The £5bn King’s Cross Central development is seeking “unique” concept stores, and international and independent retailers ahead of its opening in 2018.
The 67-acre scheme around London’s King’s Cross and St Pancras station, which is being developed by the King’s Cross Partnership, led by Argent, and counts Google among its future tenants, will have 50 retail units and restaurants beneath offices, and 2,000 homes.
There will be a further 60 stores in the main shopping area, Coal Drops Yard.
The split-level “coal drops” were created in the 1850s to transfer coal from rail wagons to road carts, and were later transformed into workshops, studios and nightclubs.
Peter Courtney, agent for property firm Lunson Mitchenall, which is acting for the King’s Cross Partnership, said: “It will be quite a diverse retail space, with new retail builds and the Coal Drops Yard, an old Victorian space renovated into a split-level shopping street.
“We have had huge interest from lots of different retailers. We are looking for indies and specialist retailers, as well as brands shoppers will have heard of before.
“We’re not focusing on big high street names, as there are lots of areas nearby that do that very well and we need to be different.”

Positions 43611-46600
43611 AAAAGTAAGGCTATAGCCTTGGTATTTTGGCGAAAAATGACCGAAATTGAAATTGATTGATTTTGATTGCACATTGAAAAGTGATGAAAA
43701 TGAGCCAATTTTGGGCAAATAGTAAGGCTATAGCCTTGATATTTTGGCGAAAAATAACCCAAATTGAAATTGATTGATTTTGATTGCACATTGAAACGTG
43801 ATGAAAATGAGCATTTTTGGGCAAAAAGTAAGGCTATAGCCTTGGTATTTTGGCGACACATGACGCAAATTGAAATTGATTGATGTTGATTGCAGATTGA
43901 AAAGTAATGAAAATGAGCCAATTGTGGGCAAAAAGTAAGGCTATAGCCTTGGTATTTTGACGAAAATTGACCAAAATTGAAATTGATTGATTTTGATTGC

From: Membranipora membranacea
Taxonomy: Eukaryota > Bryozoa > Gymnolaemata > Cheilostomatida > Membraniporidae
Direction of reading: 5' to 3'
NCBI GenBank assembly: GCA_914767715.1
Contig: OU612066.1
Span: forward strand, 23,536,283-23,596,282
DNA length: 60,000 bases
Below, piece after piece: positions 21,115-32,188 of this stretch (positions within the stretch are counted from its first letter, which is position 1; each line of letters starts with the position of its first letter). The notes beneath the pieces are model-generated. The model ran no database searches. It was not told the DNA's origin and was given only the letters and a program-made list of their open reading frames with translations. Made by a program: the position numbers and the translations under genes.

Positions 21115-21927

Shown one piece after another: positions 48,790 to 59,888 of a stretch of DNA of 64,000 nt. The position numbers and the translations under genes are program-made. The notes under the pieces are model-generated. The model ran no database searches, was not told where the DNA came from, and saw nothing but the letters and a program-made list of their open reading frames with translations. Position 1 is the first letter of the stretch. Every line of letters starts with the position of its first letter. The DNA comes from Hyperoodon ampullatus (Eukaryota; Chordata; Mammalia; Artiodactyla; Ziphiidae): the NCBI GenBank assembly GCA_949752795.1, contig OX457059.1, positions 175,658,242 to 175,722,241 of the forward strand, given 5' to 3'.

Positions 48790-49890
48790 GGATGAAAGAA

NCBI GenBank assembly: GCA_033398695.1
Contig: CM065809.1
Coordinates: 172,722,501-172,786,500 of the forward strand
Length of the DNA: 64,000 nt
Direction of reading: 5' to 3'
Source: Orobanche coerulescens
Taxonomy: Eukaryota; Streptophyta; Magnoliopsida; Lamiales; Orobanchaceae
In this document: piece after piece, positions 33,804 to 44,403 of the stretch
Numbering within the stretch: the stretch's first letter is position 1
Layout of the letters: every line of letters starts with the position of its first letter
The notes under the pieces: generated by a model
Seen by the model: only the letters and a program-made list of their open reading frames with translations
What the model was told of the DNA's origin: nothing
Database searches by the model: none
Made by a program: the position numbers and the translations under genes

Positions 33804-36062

He added: “If there are some better-known retailers, they need to do something unique and completely different to anything they have done before for the Coal Drops Yard.
“We also want to bring in new names and big international names.”
French multi-brand store Merci is understood to be making its UK debut in a 15,000 sq ft store in Coal Drops Yard.
It is expected to stock some of the brands it sells in France, including Comme des Garçons, Lanvin, Yves Saint Laurent, Stella McCartney and Maison Margiela.
The government put its 36.5% stake in King’s Cross Central on sale this week. It is expected to raise £360m.
The government’s decision to sell its stake in the project was announced in July’s budget as part of a plan to raise £3bn through asset sales to cut the deficit.
Property agent Savills and investment bank Lazard are handling the sale. Prospective buyers must register their interest before September 7.
Logistics company DHL is also selling its 6% stake.
Other shareholders include Australian pension company AustralianSuper, which holds a 25% stake, and Argent, which, together with Hermes Investment Management, owns 32.5%.